LRDU Celebrates World Poetry Day

Written by on March 23, 2024

The Learning Resource Development Unit (LRDU) and the English Language Unit (ELU) of the National Centre for Educational Resource Development (NCERD) joined with Guyana and the rest of the world in celebrating World Poetry Day on Thursday March 21, 2024. The theme for this year, “Standing on the shoulders of Giants”, encourages us to reflect on the contributions of poets and recognise the impact of their works.

Natasha Troyer- Teacher, Poet and her sons on the drums performing original poem “When I Die”

The LRDU hosted Rising with Giants- Circle of Poets, an event where students, teachers and other invited guests indulged in poetry. The participants presented different styles of poetry and covered a variety of themes like education, current affairs, life, death, love, and patriotism.

Director of NCERD Mrs. Oma Ramdin

During her brief remarks, Director of NCERD Mrs. Oma Ramdin stated that World Poetry Day “focuses the spotlight on being creative.” She recognised that even as a creative outlet, poetry is an effective means of discussing topical issues and raising awareness. Therefore, while she encouraged the attendees to continue writing, Mrs. Ramdin admonished them to be responsible, as their words can have significant impact.

“Keep writing because you never know where your creativity will take you”- Oma Ramdin, Director NCERD

Coming on the heels of World Storytelling Day (March 20) which celebrates local stories and folklore, this year’s World Poetry Day theme turns our attention to local poets and by extension the local arts fraternity of authors, actors, comedians, storytellers and so on. Hence, Learning Resource Development Officer Mrs. Myra Pierre-Moore, who was the chief organiser of the event, highlighted that NCERD’s library has a growing collection of works by Guyanese poets. Thus, she invites all poets, as well as authors and playwrights to visit the library at NCERD in Kingston, Georgetown to discuss how their pieces can be featured, even if they’re for sale.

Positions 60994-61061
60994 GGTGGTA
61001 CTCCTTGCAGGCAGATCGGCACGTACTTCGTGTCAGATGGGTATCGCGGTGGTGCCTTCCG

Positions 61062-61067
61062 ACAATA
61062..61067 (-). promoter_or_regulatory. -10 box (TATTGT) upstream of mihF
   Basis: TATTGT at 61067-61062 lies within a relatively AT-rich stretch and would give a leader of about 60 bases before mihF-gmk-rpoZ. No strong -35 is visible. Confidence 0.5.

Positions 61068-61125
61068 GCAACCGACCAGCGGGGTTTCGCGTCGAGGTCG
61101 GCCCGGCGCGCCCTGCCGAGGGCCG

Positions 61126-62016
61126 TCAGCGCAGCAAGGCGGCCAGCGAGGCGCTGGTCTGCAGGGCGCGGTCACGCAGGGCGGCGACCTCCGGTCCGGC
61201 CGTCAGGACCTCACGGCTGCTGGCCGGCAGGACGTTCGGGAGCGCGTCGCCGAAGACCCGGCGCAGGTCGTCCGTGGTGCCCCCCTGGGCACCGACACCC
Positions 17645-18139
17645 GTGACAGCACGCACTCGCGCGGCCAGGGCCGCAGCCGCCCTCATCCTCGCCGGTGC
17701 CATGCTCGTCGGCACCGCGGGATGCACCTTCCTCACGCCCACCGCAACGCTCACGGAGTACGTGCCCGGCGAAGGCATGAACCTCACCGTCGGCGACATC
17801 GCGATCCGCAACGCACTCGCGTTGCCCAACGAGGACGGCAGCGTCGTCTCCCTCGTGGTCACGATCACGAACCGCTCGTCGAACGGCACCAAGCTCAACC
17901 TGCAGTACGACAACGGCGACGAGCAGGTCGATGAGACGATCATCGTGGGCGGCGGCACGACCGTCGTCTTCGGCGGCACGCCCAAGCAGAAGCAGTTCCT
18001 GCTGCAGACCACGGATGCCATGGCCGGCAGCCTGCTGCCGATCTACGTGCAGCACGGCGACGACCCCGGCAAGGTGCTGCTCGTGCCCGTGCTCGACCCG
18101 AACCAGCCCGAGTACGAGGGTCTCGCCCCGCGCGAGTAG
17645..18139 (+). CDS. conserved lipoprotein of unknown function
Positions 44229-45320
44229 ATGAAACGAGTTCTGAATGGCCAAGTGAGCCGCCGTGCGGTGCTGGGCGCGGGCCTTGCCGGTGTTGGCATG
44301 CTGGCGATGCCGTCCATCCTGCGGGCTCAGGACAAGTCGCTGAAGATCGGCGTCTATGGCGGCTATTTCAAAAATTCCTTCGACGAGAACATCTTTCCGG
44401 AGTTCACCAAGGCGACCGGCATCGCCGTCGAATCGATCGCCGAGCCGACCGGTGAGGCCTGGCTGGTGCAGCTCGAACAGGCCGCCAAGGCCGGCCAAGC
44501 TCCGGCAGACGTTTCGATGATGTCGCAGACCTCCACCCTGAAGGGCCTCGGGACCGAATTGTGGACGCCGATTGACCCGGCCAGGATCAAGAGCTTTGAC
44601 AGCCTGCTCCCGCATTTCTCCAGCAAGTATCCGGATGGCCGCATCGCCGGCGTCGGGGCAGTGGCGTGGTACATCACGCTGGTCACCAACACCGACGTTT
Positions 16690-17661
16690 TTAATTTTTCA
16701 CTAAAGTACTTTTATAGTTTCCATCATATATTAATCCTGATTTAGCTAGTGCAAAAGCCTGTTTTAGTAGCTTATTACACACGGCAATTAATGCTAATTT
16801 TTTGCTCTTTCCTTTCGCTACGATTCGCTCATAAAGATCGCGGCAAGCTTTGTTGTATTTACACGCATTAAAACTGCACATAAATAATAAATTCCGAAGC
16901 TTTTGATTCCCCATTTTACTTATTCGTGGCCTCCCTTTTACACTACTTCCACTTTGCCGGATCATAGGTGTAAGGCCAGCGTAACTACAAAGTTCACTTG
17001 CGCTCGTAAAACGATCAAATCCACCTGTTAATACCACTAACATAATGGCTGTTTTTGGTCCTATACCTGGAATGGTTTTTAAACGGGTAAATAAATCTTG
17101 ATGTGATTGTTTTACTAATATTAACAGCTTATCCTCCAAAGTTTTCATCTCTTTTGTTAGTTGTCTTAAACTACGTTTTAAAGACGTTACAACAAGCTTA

Carlene Gill-Kerr performing original poem “Bourda Street”

The theme, “Standing on the Shoulders of Giants”, also provides an opportunity for poets and artists in general to learn from the experiences of their predecessors. It’s a chance for upcoming artists to learn how to cultivate and eventually earn a living from their craft.

Keon Heywood- Poet

 

In an earlier interview with EdYouFM, Guyanese poet Keon Heywood advised poets to continually improve their skill. Heywood recommended enrolling in the Institute of Creative Arts, The National School of Theatre Arts and Drama (of which he is a graduate) as well as the Theatre Guild to nurture your craft through practical experience. He also suggested taking a more conventional academic approach and pursuing a Bachelor of Fine Arts (BFA) or studies in English or Communications. Further, he mentioned searching for online master classes and training sessions. According to Heywood, while these qualifications are not prerequisites, they help to enhance your craft.

“If you want to pursue [poetry] professionally, do it. Do not let anyone stop you or dissuade you or kill your dream.”
– Keon Heywood

Story by -Carlene Samuel


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